If it’s not the company’s sky-high share price, or news about scalpers earning big profits from its famous liquor, Kweichow Moutai Co. Ltd. has still found ways to stay in the news over the holidays. This time word that its chief engineer has been short-listed for a top national research position at the Chinese Academy of Engineers is topping headlines, leaving online readers bemused.
What’s the story?
On Feb. 8, Southwestern Guizhou province announced its picks for national academic positions in science. Of the four on its shortlist for the prestigious appointment, Wang Li, chief engineer at China’s most valuable liquor company Moutai, has attracted attention on social media.
The Guizhou Association of Science and Technology promoted Wang, 48, for a position as researcher of “fermentation and light industrial biotech.” Wang is already celebrated in her home province, and her tech studio at Moutai has produced many provincial and national top grade liquor experts as well as nationally recognized brand and design researchers. Moutai has a close relationship with the Guizhou government, recently giving it a 4% stake in the company to a provincial government-owned investment vehicle.
In recommending Wang, Guizhou authorities said her studio was responsible for raising the standards of Moutai and liquor production in general. Wang is the first expert from the field of China’s homegrown liquor known as baijiu in the running for a national science role.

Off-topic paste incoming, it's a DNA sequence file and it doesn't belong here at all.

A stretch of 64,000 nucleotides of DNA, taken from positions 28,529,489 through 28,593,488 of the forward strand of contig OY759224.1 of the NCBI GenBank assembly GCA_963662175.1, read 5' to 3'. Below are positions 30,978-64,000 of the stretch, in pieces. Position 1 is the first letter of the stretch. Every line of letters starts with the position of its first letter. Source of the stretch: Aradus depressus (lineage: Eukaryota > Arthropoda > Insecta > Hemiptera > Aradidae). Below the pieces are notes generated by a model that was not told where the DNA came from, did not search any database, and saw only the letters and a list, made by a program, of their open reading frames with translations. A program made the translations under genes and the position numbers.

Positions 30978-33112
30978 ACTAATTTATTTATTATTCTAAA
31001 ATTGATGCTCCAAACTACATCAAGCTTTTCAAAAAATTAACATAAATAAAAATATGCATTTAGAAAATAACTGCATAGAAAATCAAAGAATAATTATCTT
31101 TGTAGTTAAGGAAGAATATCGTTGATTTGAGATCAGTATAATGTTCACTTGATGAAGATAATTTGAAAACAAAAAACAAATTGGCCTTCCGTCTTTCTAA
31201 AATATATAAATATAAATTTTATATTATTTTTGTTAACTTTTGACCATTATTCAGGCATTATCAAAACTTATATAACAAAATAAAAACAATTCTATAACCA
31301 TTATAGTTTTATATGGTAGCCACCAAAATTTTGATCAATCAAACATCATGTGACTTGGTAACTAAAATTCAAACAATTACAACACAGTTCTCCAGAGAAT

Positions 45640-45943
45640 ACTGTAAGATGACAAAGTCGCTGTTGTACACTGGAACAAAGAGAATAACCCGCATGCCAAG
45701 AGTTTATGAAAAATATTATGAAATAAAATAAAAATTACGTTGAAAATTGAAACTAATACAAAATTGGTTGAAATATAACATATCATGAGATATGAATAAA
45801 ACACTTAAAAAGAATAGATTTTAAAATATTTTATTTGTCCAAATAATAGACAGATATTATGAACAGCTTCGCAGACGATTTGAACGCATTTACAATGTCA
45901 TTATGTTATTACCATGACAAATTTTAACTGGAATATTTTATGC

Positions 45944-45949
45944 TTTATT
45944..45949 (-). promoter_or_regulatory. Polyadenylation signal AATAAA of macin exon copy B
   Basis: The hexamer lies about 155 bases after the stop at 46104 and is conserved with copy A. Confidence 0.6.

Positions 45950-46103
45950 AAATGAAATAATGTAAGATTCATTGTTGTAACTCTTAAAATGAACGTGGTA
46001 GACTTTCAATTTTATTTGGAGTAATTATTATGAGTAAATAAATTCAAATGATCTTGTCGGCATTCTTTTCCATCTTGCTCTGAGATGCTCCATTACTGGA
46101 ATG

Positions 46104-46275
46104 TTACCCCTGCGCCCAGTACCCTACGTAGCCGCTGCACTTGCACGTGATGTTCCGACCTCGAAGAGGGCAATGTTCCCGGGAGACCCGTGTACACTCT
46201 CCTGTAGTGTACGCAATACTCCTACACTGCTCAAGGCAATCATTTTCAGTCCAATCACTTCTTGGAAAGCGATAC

What are people saying online?
People have been calling Wang the first “sauce-aroma academician,” a term that refers to the most pungent taste category to which Moutai’s famous spirits belong as a result of a rich fermentation process.
A sarcastic social media commenter wrote on Weibo, “I can only pat Moutai on the back for its scholarly achievements, as do I Wuliangye (a rival baijiu brand). It will not be long now before (famous brands) Pixian bean preserve, Hongtashan cigarettes, Zhenjiang vinegar and Lee Kum Kee soy sauce secure themselves academicians too.”
One Weibo post picked up on an article pinning the No. 1 liquor’s success to science from 2019 in which the state-owned distillery’s party secretary Li Baofang hypothesized, “Everyone knows that Moutai tastes good, but with improvements in science, we can now put to rest the question of why Moutai tastes good.”